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Policy Brief 2:2016

Inadequate Budget Allocation


for the Health Sector

Over two-thirds of Tanzanians reside in rural areas, and majority of them rely on
local public health facilities to provide them with basic health services. Tanzanians
do not enjoy equitable access to healthcare services. Citizens are faced with a
myriad of challenges when accessing health services - there are severe queues in
the health facilities due to shortage of health workers. There is also poor availability
of essential health commodities and medical equipment. A significant number of
Tanzanians still have to travel long distances to reach their nearest health facility,
and many of these are poor unable to pay the prescribed contributory fees for the
services. Citizens are hardly involved in the decision of health related matters,
lack of awareness on operationalization of Community Health Fund (CHF), those
who are aware and enrolled to CHF, are being disappointed by turning up at
facility and being told that there are no medicines, which discourages others from
enrolling. The policy on waiver or exemption of aged, pregnant women, elderly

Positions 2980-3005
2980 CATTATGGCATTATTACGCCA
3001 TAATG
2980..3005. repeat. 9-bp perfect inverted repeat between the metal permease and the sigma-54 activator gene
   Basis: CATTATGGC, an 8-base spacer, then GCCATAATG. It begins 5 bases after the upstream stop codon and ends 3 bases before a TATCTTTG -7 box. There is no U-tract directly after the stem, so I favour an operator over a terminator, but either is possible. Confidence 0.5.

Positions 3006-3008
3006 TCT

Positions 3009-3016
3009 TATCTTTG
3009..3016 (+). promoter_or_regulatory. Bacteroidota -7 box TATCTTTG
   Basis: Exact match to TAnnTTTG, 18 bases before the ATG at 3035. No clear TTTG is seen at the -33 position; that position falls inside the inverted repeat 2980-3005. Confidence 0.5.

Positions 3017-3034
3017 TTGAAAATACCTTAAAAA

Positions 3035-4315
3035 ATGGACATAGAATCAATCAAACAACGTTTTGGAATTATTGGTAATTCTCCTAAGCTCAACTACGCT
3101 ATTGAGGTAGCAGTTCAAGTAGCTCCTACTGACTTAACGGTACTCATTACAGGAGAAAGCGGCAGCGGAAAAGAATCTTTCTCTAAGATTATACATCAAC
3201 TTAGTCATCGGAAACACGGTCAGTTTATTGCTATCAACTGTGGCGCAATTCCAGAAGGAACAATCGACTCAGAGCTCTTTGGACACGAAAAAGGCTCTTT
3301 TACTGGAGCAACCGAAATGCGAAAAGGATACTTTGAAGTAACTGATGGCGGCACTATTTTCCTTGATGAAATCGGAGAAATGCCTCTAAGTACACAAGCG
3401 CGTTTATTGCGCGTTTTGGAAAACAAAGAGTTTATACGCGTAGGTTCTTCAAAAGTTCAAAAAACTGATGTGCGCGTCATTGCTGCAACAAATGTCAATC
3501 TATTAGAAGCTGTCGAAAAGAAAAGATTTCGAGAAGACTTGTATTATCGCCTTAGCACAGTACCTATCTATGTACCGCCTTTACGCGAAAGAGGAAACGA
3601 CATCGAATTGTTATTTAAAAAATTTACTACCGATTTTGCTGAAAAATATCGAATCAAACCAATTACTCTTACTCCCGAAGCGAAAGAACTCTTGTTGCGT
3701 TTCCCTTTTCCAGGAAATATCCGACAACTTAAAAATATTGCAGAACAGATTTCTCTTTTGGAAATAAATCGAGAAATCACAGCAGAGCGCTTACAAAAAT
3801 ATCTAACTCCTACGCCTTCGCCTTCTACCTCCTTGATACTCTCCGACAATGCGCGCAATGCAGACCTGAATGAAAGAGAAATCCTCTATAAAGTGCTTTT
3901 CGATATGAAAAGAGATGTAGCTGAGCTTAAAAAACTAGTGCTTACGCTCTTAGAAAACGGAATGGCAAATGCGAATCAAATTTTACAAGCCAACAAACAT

and child under-five is not working primarily because facilities are not given
sufficient resources, hence cannot cater satisfactorily to all these groups.
To achieve quality health services for all and reduce number of challenges in
the health sector, the government needs to plan and allocate adequate financial
resources for the health sector, in order to meet the set targets and achieve
the intended outcomes as set out in the costed Health Sector Strategic Plan-IV
(HSSP-IV 2015 to 2020). Among other needs; financial resources are required
to:
1. Equitably allocate human resource for health according to the demand and
workload on health facilities.
2. Improve availability of essential medicines in all public health facilities; by
improving governance and accountability of the health commodity supply
chain, eliminate frequent stock outs of essential medicines and supplies, and
strengthening MSDs operational performance.
3. Enhance health facility performance capacity by instituting fiscal decentralization
to health facility level from the current council level, as well as strengthening
social accountability.
Equitable allocation of Human Resources for Health (HRH)